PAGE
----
Since gcd(U,u)=1 we know that u^2 divides v^2 + 2V^2, and so on.
Hence equation (3) can be written as

           (v^2 + 2V^2)       (2v^2 - V^2)
           ------------   =   ------------  =  M
                u^2               U^2

for some positive integer M.  Likewise equation (4) can be written
in the form

           (u^2 + 2U^2)       (2u^2 - U^2)
           ------------   =   ------------  =  N
               v^2                 V^2

for some positive integer N.  Consequently we have the equivalent
pairs of equations

         v^2 + 2V^2 = Mu^2       2v^2 - V^2 = MU^2          (5a,b)

         u^2 + 2U^2 = Nv^2       2u^2 - U^2 = NV^2          (6a,b)

Multiplying (5a) by N and making the substitutions for Nv^2 and
NV^2 from equations (6) gives

  MNu^2  =  Nv^2 + 2(NV^2)  = (u^2 + 2U^2) + 2(2u^2 - U^2) = 5u^2

This shows that MN = 5 for positive integers M,N, so either M=1,N=5
or else M=5,N=1.  Both of these lead to the same reciprocal pair of
quadratic forms (up to some permutation of the variables)

           v^2 + 2V^2 = u^2       2v^2 - V^2 = U^2

Case 2:  Either R or s is even, and we have

        r^2 - S^2  =  2Rs            s^2 + R^2 = rS           (7a,b)

In this case the left hand side is even, as is Rs, so we can write

                  r+S r-S     R
                  --- ---  =  - s
                   2   2      2

assuming R is even.  These factors are all coprime, so there are
pairwise coprime integers u,v,U,V such that

      uv = (r+S)/2     UV = (r-S)/2     uV = R/2    Uv = s

This implies r = uv+UV and  S = uv-UV.  Inserting these into (7b)
             (Uv)^2  +  4(uV)^2  =  (uv+UV)(uv-UV)

Expanding and re-arranging gives

             U^2 (v^2 + V^2)  =  u^2 (v^2 - 4V^2)

             V^2 (4u^2 + U^2)  =  v^2 (u^2 - U^2)

Proceding in the same way as in Case 1, we find that this leads to
a pair of equations of the form

           v^2 + V^2 = u^2         v^2 - 4V^2 = U^2

In this case we see the question is equivalent to asking whether -4
is a "concordant number", defined as an integer N such that x^2 + y^2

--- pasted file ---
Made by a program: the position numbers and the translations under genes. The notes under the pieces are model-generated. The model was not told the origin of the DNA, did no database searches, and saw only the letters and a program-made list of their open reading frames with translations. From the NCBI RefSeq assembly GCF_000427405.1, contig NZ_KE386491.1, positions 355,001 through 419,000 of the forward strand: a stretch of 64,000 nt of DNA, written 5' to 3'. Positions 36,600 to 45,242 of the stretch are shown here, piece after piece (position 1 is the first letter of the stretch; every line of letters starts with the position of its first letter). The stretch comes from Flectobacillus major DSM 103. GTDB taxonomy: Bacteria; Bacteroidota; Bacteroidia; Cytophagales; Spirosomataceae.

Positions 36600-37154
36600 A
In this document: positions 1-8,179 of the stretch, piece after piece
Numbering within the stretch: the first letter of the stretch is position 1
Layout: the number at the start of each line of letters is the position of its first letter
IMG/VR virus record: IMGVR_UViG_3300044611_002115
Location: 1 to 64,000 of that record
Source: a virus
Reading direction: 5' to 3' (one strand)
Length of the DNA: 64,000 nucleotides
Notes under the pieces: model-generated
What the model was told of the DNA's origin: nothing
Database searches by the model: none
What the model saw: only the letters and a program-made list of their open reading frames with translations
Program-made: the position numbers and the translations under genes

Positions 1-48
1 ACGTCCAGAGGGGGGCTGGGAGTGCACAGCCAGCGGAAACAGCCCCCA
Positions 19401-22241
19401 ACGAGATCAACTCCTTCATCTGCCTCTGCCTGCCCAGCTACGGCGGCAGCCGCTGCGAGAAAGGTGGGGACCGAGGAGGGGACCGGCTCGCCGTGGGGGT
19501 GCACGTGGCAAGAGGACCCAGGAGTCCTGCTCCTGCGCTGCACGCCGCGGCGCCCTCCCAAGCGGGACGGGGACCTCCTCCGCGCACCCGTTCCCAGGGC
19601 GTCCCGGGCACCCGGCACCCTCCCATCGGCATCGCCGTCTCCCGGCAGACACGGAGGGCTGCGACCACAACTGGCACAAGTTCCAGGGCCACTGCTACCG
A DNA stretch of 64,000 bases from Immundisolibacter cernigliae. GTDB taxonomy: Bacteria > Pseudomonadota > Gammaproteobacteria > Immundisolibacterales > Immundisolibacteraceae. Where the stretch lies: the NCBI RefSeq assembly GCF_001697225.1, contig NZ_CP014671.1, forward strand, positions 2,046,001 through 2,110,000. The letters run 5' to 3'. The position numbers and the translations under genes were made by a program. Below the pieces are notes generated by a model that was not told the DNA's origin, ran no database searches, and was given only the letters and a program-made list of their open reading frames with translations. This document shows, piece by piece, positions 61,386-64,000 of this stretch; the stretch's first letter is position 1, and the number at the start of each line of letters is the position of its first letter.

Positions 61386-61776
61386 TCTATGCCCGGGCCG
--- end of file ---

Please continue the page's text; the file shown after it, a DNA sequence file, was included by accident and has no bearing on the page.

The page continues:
and x^2 + Ny^2 can both be squares simultaneously.  This is discussed
at length in the note Concordant Forms, where a proof is
given that a large class of positive prime values of N are not 

A different approach is to cast the problem in the form of an elliptic
curve.  Returning to equation (1)

               (r^2 - S^2)(s^2 + R^2)  =  2rsRS

we see that the first factor on the left can be divided by rS and the
second factor by Rs to give

                 [r/S - S/r][s/R + R/s]  =  2

Thus we have rational numbers X=r/S and Y=R/s such that

                  /     1  \  /     1  \
                 ( X - ---  )( Y + ---  )  =  2
                  \     X  /  \     Y  /

Multiplying through by XY gives

                 (X^2 - 1)(Y^2 + 1) - 2XY  =  0

If we define the new variable Z such that X = (Z+Y)/(Z-Y), then Z
is rational if X and Y are rational (and of course X is rational if
Z and Y are rational).  Notice that if Y=0 then X=1 for ANY value of
Z, and this is a solution of the equation.  Substituting for X gives

                2Y(2ZY^2 + 2Z - Z^2 + Y^2)
                -------------------------- = 0

Setting aside the trivial solution at Y=0, and assuming Y is not equal
to Z (which corresponds to infinite X) we are left with

                 2ZY^2 + 2Z - Z^2 + Y^2  =  0

which we can solve for Y^2 to give

                     Y^2  =  ------

If we now define the variable W by the bi-rational form Y = W/(2Z+1)
and substitute for Y into the above expression, we get the elliptic
                   W^2  =  Z(Z-2)(2Z+1)

This is nearly identical to the elliptic curve that arises when
proving that there cannot exist four squares in arithmetic progression.
Only the sign in the second factor is different.  As discussed in
Weil's historical review of "Number Theory", essentially this same
problem was treated by both Euler and Fermat.

A plot of the real part of the elliptic curve y^2 = x(x-2)(2x+1) is
shown below.


There are obviously at least three rational points on this curve,
given by (x,y) = (0,0), (2,0), and (-1/2,0).  Notice that these three
rational points lie along the "horizontal" axis of symmetry of the
curve.  Any straight line passing through the closed loop on the
left and striking the open branch of the curve on the right has
three real points of intersection, and obviously if two of those
points are rational then the third must be also.  This shows how,
if we are given any two rational points, we can generally construct
a third, simply by drawing a line through the two given points and
locating the remaining intersection point.

For example, suppose the point (x1,y1) on the curve above is a rational
point.  In that case we could draw the line through the two points
(-1/2,0) and (x1,y1) as shown, and then we would have a new rational
solution at the point (x2,y2).  The equation of the line is

                        y1            y1
                 y = -------- x  +  -------
                     x1 + 1/2       2x1 + 1

Squaring this and equating it with y^2 = x(x-2)(2x+1) gives a cubic
equation in x whose three roots are the x values of the three points
of intersection between the line and the elliptic curve.  We already
know that two of these roots are x=-1/2 and x=x1, so we can easily
determine the third root and the corresponding value of y:

                   (y1)^2                  2x2 + 1
         x2 = - -------------      y2 = y1 -------
                x1(2x1 + 1)^2              2x1 + 1

Hence if x1 and y2 are both rational, then so are x2 and y2.  Once we
have found this new rational point we can draw lines through it and 
any previously found rational points to generate still more rational 
solutions.  Of course, in order to accomplish this we need first to 
have one rational point off the axis of symmetry.